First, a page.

by Susan Britt
Alabama Political Reporter
On Wednesday, the Women’s Health and Safety Act. HB57, was open to a public hearing in the Senate Health Committee. The room was overflowing with both proponent and opponents of the bill.
Sponsored by Representative Mary Sue McClurkin (R-Indian Springs) presented her bill to the committee and a public hearing immediately followed. At the end of the meeting, Chairman Greg Reed (R-Jasper) announce that he had initially intended to take a vote on the bill during the meeting but that since there had been so many question from committee members he changed his mind and carried the bill over to the next meeting for vote.
According to the sponsor, the bill is designed to raise the standards of “abortion or reproductive health centers.” She said, “These standards of care I think are very important for women’s health and safety.”
The bill states its purpose as “because abortion or reproductive health centers have often failed to meet acceptable standards of medical care, it is necessary for Legislature to enact reasonable and medically appropriate health and safety standards…”
HB57 not only imposes new regulations but also folds in a bill from last session regarding the monitoring and dispensing of “abortion pills.” That bill, authored by Eric Johnston who also authored this bill, was designed to stop women from purchasing these pills online and taking them at home without being monitored by a physician.
The bill reads, “Only a physician may give, sell, dispense, administer, or otherwise prescribe an abortion-inducing drug.” Failure of the physician to personally dispense these drugs constitutes a class C felony.
An incident at a Birmingham clinic in January 2012 had influence over many of the proposed regulations contained in the bill. The incident involved two women who were given too much of a sedation drug resulting in a 911 call and transport to the hospital. Since the halls were not wide enough for a gurney, one woman was transported to the ambulance in the arms of the paramedics, the other in a wheel chair.
As a result, the bill includes the language requiring them to meet ambulatory health care requirements: “An abortion or reproductive health center shall be classified as ambulatory health care occupancy and shall meet all standards in the NFPA 101 Life Safety Code 2000 edition.”
Another point of contention from Senator Linda Coleman (D-Birmingham) was the bill’s requirement that any girl under the age of 16 be required to name the potential father,
It says, “…any child under the age of 16 seeking an abortion…shall be asked by the physician performing the abortion or his or her agent to state the name and age of the individual who is believed to be the father…if age of father is two or more years greater…report pregnant minor child and the father to both local law enforcement and the county department of human resources…”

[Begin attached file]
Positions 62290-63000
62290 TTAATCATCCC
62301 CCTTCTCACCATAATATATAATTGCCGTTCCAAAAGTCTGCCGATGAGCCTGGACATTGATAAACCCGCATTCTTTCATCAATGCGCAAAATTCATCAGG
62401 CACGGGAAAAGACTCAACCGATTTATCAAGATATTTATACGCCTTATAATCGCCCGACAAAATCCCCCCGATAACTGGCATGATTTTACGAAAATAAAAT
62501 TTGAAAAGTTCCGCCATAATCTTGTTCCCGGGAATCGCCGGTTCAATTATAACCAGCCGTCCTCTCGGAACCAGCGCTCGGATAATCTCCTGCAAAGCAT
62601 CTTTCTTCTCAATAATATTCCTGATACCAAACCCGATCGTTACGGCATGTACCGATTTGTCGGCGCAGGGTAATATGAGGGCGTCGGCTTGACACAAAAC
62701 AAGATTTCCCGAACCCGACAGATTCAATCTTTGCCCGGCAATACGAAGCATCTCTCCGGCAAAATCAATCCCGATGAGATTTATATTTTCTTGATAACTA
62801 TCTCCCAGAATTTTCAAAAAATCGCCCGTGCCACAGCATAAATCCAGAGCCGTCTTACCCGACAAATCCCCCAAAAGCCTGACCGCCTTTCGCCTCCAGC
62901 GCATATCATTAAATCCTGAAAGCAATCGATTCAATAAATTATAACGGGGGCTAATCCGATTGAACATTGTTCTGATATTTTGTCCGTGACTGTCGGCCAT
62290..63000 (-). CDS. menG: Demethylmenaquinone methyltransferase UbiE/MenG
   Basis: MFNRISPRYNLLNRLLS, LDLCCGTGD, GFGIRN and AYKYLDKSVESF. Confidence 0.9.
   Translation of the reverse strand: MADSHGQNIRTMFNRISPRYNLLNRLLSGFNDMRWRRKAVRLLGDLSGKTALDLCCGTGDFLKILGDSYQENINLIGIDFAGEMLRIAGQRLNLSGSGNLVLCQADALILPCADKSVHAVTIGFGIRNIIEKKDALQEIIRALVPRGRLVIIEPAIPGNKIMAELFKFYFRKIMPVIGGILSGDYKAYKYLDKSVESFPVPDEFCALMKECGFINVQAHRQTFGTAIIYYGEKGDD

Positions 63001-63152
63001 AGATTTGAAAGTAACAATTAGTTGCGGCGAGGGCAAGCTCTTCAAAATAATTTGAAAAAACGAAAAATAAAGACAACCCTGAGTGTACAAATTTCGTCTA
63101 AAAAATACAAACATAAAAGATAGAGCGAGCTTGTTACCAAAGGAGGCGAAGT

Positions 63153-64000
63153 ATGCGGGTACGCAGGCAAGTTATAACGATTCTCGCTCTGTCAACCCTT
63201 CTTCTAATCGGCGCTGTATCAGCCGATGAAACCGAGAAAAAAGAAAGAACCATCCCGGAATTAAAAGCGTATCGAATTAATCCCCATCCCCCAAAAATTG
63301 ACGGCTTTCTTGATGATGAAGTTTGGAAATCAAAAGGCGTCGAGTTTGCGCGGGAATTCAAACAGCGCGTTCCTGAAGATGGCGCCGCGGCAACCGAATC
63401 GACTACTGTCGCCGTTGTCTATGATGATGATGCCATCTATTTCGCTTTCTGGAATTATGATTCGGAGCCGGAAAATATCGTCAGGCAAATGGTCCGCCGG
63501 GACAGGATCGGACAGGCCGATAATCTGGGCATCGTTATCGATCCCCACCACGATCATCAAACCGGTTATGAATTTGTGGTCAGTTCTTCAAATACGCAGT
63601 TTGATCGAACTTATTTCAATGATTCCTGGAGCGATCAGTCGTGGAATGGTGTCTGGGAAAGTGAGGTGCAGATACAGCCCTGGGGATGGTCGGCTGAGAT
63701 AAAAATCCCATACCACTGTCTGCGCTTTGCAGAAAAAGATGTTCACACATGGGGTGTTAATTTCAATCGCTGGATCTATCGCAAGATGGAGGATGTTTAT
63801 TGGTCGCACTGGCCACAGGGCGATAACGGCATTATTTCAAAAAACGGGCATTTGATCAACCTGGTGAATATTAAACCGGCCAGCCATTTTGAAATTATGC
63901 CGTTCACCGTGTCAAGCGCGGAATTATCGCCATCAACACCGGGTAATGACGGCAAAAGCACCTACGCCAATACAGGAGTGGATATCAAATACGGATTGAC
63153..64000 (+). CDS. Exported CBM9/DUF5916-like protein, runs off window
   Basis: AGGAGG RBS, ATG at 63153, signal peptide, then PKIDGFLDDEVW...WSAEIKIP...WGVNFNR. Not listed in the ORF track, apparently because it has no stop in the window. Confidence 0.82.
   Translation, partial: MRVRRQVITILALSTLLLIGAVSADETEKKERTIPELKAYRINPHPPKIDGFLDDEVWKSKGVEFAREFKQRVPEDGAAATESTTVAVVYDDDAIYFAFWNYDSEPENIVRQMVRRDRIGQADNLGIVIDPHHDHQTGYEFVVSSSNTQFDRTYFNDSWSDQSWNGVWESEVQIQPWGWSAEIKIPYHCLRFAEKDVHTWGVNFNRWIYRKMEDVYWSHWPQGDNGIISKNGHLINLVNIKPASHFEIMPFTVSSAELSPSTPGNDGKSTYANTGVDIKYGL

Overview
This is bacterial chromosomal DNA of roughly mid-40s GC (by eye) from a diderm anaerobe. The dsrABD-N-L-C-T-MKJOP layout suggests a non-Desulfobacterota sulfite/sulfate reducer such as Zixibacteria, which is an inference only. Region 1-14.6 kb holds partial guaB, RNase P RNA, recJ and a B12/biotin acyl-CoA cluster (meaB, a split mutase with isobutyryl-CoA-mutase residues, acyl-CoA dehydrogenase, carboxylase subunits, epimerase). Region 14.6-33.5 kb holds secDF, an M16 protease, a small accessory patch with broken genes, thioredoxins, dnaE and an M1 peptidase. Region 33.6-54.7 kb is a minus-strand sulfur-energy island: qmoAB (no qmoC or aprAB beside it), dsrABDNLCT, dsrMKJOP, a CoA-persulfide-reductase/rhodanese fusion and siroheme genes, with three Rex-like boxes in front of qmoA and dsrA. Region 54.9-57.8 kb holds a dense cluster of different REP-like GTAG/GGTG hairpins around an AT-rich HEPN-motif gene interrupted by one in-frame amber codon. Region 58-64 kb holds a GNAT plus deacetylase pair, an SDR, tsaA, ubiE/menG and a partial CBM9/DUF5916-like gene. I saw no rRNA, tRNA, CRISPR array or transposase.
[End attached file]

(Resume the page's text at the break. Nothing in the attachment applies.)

McClurkin said that she sponsored the bill because of the “citations by department of public health from the last couple of years.” After McClurkin presented the bill a public hearing followed.
“All we are saying is meet the regular and safety fire codes that allow people to be safe in buildings. Connie just testified that there was a problem last year getting people out of a building. This bill is not about stopping abortion, it is about making abortion more safe,” said Eric Johnston.
Cheryl Ciamarra, Citizens for Life, said, “It will not stop any woman from getting an abortion, it will require the standards of care.” She continued by saying that it will only shut down clinics that refuse to comply. She said that Alabama averages 10,000 abortions per year and at an average cost of $500 it creates gross revenues in excess of $5 million. She said, “They can afford to comply.”
June Ayers, Director of Reproductive Health Services in Montgomery presented the current regulations that are required for clinics. Regarding the portion of the bill requiring all physicians at a given clinic to have hospital admitting privileges at a local hospital. She responded, “We have a contract with a physician here in Montgomery with admitting privileges here.” She said that not all physicians who work at her facility were able to obtain local admitting privileges because they live out of the area.”
Rev. Fred Hammond, Minister of Unitarian Congregationalist, Tuscaloosa accused the bill of attempting to close abortion clinics since they would be cost prohibitive. He said, “Women will seek abortions whether in this state or not, whether in a medical clinic or an alley as they did 40 years ago.”
Lori Gray, West Alabama Women’s Center, told the committee, “All women who are in recovery are ambulatory. Unless handicapped they are able to walk from recovery and are capable of being escorted outside. There is no need halls wide enough for gurneys to begin with. The patient is not placed on a gurney in the first place.”
The committee will decide the fate of this bill over the next week. The results will be worked out in the next Senate Health Committee. If it passes this committee it will go to the Senate Floor for debate.